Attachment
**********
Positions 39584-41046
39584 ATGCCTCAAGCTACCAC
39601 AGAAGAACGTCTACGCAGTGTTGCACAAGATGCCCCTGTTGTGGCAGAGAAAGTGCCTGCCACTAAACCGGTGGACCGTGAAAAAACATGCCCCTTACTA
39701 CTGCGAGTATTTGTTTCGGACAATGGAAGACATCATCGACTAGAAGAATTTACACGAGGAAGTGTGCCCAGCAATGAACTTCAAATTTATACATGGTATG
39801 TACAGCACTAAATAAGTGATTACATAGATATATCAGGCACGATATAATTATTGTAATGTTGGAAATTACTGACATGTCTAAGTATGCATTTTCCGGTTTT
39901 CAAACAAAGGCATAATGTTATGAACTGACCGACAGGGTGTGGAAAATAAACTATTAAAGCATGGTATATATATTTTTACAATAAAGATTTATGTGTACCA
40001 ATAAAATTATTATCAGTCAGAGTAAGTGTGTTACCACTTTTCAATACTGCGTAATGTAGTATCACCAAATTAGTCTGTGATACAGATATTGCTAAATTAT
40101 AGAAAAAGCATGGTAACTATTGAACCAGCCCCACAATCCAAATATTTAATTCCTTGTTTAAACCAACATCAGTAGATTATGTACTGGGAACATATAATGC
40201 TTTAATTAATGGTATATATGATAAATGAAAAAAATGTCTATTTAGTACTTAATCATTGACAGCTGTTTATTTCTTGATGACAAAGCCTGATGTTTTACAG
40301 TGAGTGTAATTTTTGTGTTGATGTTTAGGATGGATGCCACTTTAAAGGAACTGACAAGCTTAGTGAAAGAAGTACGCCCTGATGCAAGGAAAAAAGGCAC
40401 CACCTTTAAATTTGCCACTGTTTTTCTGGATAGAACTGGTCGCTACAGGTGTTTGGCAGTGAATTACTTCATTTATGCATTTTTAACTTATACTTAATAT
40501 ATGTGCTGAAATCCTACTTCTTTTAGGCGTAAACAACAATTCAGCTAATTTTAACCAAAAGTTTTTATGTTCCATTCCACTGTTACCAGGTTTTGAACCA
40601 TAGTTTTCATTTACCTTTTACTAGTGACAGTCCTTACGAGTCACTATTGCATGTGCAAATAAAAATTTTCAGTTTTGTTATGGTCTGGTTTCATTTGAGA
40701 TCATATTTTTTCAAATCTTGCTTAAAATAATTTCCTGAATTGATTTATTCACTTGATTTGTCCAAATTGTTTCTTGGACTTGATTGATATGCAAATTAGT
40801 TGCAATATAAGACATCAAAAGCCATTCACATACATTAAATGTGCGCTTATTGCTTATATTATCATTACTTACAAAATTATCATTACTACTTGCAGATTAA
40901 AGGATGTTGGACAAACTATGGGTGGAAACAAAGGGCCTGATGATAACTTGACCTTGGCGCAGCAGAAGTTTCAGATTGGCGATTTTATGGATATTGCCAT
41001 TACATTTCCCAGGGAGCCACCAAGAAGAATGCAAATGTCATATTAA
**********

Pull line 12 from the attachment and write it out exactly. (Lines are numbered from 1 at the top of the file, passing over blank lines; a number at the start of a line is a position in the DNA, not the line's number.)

40501 ATGTGCTGAAATCCTACTTCTTTTAGGCGTAAACAACAATTCAGCTAATTTTAACCAAAAGTTTTTATGTTCCATTCCACTGTTACCAGGTTTTGAACCA